On the positive side, the game features more than 40 levels with new mechanics introduces every few levels. I liked the level design and judging by the game’s screenshot at some levels that I haven’t reached, there is a use of verticality which looks nice.
I think that this type of game would cool as a room-scale AR game where you need less pinpoint accuracy but need to make the ball travel through obstacles that use more of the 3D space of the room. Maybe also adding some sort of a virtual item that feels more physical that can control the ball, similar to AR Block Party game.
In AR, I found that fine movement on a small scale isn’t that great of an experience, compared to making movements that require wider and fuller physical body movements. It’s more fun where you can use the entire body for repositioning and have more space for controlling the movement in the real world space. I think AR Block Party and other Jenga-like AR games are a good example of that. The movement of the blocks require some fine movements, but there is more room to control how you physically interact with the virtual object. I can move my body to different areas, inspect it from different angles, use my whole body and hands as a controller to fine tune the movement of a block.
The other thing is that in AR Block Party, you have that “extending arm” object that makes the interaction with the virtual objects more physical. Of course in “MovE” the interaction is done without directly touching the ball, and nothing is wrong with it. It’s just that the overall gameplay experience in AR is less appealing to me with that particular design. Having said that, I can’t lie saying that I haven’t felt satisfaction when I was able to finally make the ball reach the endpoint, it did feel good.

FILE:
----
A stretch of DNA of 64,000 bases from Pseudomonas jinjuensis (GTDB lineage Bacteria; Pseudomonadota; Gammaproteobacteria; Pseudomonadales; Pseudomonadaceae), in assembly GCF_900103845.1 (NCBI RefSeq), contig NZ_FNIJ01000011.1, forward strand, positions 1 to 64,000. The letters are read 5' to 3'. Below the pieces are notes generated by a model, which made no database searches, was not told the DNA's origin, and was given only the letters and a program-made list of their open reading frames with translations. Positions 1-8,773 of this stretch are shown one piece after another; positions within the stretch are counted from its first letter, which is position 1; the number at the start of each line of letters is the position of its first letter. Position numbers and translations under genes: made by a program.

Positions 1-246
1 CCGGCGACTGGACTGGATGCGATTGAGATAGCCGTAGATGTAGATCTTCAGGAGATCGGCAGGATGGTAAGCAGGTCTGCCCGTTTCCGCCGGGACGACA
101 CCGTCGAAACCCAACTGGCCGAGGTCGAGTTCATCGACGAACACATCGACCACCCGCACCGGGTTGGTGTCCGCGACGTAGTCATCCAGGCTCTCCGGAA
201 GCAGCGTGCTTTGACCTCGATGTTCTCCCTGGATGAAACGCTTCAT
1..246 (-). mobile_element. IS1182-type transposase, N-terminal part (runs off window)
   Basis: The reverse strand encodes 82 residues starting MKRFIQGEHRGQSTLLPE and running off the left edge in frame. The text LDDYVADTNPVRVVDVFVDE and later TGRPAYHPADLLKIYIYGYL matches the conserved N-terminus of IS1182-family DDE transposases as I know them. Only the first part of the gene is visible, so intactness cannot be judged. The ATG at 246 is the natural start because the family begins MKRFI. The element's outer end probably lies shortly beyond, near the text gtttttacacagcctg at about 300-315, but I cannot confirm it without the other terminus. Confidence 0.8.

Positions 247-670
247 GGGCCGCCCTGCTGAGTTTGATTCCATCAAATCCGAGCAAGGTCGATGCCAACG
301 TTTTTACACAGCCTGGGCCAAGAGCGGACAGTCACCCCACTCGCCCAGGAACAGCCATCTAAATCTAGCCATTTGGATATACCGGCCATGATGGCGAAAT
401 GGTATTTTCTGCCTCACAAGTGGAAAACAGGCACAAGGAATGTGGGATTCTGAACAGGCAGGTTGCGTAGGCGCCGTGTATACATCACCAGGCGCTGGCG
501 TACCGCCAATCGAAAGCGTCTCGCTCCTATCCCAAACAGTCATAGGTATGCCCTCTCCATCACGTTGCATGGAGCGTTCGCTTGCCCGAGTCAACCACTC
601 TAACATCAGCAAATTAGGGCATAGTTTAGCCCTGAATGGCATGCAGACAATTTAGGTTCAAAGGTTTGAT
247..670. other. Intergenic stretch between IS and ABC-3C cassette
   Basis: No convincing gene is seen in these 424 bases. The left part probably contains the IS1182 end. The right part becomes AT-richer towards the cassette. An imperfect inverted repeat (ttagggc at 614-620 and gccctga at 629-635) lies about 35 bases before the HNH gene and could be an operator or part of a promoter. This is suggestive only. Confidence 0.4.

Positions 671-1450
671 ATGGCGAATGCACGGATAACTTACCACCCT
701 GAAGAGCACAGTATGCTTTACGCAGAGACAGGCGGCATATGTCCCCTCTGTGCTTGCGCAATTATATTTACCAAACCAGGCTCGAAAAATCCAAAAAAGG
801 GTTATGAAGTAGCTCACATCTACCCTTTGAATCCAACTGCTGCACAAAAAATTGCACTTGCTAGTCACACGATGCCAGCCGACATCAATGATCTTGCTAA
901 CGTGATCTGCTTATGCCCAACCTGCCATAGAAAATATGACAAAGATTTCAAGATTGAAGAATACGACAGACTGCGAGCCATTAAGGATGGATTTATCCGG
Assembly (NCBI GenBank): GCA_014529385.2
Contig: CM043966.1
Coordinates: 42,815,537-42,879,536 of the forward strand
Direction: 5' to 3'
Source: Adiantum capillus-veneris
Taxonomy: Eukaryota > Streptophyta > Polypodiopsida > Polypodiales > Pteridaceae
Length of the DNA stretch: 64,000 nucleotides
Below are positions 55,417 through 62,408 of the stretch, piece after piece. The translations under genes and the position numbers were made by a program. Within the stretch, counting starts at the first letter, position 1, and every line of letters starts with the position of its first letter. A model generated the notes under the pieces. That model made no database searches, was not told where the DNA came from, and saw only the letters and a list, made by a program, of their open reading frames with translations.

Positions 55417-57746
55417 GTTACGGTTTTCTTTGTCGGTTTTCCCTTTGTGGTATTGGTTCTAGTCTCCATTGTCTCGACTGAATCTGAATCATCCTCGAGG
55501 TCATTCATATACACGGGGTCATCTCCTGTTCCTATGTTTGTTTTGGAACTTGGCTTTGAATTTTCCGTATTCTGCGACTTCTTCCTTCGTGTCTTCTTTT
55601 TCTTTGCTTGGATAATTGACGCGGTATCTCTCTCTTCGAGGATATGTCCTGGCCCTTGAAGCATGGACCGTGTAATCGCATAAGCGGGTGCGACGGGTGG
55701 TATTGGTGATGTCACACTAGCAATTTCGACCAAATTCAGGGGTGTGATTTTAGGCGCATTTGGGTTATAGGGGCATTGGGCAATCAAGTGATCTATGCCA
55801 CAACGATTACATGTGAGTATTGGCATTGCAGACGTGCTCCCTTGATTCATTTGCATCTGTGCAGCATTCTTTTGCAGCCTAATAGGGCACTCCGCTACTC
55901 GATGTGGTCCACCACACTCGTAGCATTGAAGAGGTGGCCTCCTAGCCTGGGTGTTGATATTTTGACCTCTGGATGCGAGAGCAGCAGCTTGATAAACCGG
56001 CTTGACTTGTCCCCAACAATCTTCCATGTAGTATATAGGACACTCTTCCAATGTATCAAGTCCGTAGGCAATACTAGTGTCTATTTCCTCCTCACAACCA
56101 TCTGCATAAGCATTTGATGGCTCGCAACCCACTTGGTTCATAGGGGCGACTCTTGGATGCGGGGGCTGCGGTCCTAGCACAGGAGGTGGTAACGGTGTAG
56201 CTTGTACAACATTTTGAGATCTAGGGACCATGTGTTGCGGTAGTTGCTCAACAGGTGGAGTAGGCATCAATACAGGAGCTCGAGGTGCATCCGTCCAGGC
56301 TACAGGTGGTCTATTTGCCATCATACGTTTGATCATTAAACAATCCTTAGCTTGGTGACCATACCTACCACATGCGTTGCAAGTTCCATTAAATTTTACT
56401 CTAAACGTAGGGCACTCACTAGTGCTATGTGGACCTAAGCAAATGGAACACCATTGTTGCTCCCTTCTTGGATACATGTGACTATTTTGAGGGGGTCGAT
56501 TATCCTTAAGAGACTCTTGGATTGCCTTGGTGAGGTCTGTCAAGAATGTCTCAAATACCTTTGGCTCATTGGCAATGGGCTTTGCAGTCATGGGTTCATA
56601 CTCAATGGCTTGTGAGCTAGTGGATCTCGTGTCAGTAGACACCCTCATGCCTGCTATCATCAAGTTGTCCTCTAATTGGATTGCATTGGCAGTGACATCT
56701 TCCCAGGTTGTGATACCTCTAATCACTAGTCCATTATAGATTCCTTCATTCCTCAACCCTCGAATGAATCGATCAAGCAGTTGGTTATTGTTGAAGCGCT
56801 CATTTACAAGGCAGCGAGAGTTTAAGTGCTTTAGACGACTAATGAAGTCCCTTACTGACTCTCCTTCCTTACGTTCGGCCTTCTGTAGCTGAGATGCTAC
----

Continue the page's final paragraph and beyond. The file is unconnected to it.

I still think a floaty puzzle design like the one used in Mazelith better fits the AR medium. I can imagine the same similar game like “MovE” by moving the ball with a magnet-like object (or something similar) and seeing the ball falling fast down a ramp and jumps up in the air, then I need to use the game controls to control its landing. All that happens in a floaty relatively large-scale level design. You know those dominoes tracks where a ball starts at one place and lots of things going on until the last domino pieces fall, something similar, but also interactive.
As you can see, my experience with “MovE” wasn’t great. I have nothing against slow table-top games but this game didn’t have any great AR presentation either. The game is definitely challenging and there is plenty of content considering the time that it might take you to finish some of those levels.
The idea of having the device as a controller for all the interaction in the game is a welcomed feature and it does make me feel more physically connected to the gameplay. I actually felt like I had telekinesis powers 🙂
Having said all that, I still think “MovE” brings something else to the table, something that I haven’t played before and I think that type of physical gameplay experience will appeal to players who are into this type of games.
Buy the game from Apple App Store here. Requires ARKit compatible iPhone or iPad mobile device running iOS 11.0 or later.